An estimated 500,000 people live in thousands of colonias along the Texas-Mexico border. Largely built between the 1950s and 1980s, these communities have been promised water — but it has never come.

SOURCE
Texas Tribune
  • #Energy & Environment
  • #People & Places
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Texas Water Markets Review

Freshwater resources in Texas are facing unprecedented pressures. Increasing competition between water users, coupled with increasingly variable supplies, is giving rise to water scarcity across the state.

SOURCE
The Nature Conservancy
  • #Energy & Environment
  • #People & Places
Data & Tools
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Tools for Managing Groundwater in the Texas Hill Country

This resource is meant to demystify the available tools for groundwater management and make groundwater planning and management more accessible across the Hill Country.

SOURCE
Hill Country Alliance
  • #Energy & Environment
Data & Tools
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Leading by Example: Ordinances and Tools for Growing Hill Country Communities 

This guidebook is focused on different local policies that can guide development that is protective of Texas' Hill Country. Each guide includes links to example ordinances from around our region, as well as links to more in-depth information on the subject.

SOURCE
Hill Country Alliance
  • #Energy & Environment
  • #Policy
Data & Tools
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Mapping A New Terrain: Five Principles for Equitable Rural Outdoor Recreation Economies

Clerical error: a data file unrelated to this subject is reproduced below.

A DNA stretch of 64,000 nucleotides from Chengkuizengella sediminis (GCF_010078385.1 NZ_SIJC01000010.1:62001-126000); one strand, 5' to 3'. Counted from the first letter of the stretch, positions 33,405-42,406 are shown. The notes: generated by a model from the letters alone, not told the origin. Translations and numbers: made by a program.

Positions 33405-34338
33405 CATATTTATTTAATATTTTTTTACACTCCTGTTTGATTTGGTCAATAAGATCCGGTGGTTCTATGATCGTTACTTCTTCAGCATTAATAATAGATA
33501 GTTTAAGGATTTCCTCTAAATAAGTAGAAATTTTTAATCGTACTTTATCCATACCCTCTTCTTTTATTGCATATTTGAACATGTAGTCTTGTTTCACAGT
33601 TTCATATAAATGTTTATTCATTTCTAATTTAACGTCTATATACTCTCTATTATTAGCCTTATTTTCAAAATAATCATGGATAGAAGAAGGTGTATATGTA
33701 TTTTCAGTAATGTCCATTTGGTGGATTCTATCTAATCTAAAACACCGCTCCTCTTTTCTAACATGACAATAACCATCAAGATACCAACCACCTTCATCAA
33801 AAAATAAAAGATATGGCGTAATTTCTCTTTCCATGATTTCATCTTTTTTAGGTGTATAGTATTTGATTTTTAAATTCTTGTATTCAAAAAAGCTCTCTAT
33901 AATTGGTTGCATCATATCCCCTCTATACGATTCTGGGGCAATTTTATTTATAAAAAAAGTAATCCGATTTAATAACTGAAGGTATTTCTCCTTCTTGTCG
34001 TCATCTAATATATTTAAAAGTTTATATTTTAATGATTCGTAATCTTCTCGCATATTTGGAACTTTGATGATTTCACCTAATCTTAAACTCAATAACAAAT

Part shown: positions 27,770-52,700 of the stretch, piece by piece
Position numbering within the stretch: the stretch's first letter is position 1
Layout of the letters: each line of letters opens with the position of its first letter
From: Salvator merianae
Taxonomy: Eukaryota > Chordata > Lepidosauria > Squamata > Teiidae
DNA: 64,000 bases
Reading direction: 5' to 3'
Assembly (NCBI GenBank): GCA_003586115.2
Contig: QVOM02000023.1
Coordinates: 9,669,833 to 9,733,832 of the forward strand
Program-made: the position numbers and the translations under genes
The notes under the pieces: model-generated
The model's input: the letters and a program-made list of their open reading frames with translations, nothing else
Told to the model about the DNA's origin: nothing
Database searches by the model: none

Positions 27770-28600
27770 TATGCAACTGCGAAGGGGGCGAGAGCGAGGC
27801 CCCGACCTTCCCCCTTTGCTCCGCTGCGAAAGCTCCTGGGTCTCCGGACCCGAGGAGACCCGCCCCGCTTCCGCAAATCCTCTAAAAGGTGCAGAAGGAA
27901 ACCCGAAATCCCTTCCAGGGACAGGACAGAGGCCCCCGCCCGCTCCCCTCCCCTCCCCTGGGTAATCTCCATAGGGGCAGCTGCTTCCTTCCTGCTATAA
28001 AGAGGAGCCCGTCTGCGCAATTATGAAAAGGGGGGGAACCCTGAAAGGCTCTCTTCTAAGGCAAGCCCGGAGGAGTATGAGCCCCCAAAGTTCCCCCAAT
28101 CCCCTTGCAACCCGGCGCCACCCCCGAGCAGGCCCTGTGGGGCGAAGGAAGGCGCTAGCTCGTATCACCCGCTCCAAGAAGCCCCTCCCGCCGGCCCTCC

As new rural outdoor recreation economies take root, this report from Aspen Institute created this call to action to ensure sustainable and equitable economic systems to support rural life.

SOURCE
Aspen Institute
  • #Energy & Environment
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Without Access to Water Lines, Texas Colonias Residents are Pulling Water from the Desert Air

Thousands of low-income, Latino residents in Texas still do not have safe drinking water. In one El Paso colonia, some residents are using solar distillation to generate water from the air.

SOURCE
Texas Tribune
  • #Energy & Environment
Data & Tools
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Finding Funding for Nature-Based Projects

Website from the National Wildlife Federation that aims to connect stakeholders (including community planners) with sources of federal funding for infrastructure projects that incorporate natural elements.

SOURCE
National Wildlife Federation
  • #Energy & Environment
  • #Philanthropy